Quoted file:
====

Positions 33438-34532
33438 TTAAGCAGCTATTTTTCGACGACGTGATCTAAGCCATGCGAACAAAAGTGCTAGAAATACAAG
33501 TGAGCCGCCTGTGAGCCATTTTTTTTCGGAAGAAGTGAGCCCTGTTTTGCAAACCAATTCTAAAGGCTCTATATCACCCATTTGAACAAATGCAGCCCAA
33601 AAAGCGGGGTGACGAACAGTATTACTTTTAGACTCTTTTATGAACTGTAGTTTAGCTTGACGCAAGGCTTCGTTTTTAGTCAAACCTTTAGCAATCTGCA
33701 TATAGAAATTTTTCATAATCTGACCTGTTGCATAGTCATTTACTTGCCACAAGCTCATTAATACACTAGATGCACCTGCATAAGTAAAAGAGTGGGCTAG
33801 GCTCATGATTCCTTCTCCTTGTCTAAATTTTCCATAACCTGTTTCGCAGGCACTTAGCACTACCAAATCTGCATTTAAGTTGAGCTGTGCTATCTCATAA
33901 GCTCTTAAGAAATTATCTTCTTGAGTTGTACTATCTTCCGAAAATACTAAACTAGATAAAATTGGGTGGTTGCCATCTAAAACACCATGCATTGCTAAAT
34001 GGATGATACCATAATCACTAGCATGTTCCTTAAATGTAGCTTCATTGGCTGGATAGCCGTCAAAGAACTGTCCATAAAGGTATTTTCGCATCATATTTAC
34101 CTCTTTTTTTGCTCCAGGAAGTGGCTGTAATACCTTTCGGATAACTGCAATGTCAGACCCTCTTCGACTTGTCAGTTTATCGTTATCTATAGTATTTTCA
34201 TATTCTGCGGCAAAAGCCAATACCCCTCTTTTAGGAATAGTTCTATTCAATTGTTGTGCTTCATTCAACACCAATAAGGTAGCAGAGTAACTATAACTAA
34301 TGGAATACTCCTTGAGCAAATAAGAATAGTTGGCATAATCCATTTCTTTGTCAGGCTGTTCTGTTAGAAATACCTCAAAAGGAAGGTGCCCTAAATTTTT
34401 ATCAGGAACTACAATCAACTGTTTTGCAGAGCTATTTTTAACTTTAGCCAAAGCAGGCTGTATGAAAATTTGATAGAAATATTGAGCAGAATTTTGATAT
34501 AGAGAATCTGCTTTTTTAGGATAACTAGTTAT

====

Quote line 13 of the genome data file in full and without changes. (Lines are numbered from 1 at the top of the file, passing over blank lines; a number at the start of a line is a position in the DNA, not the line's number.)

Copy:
34501 AGAGAATCTGCTTTTTTAGGATAACTAGTTAT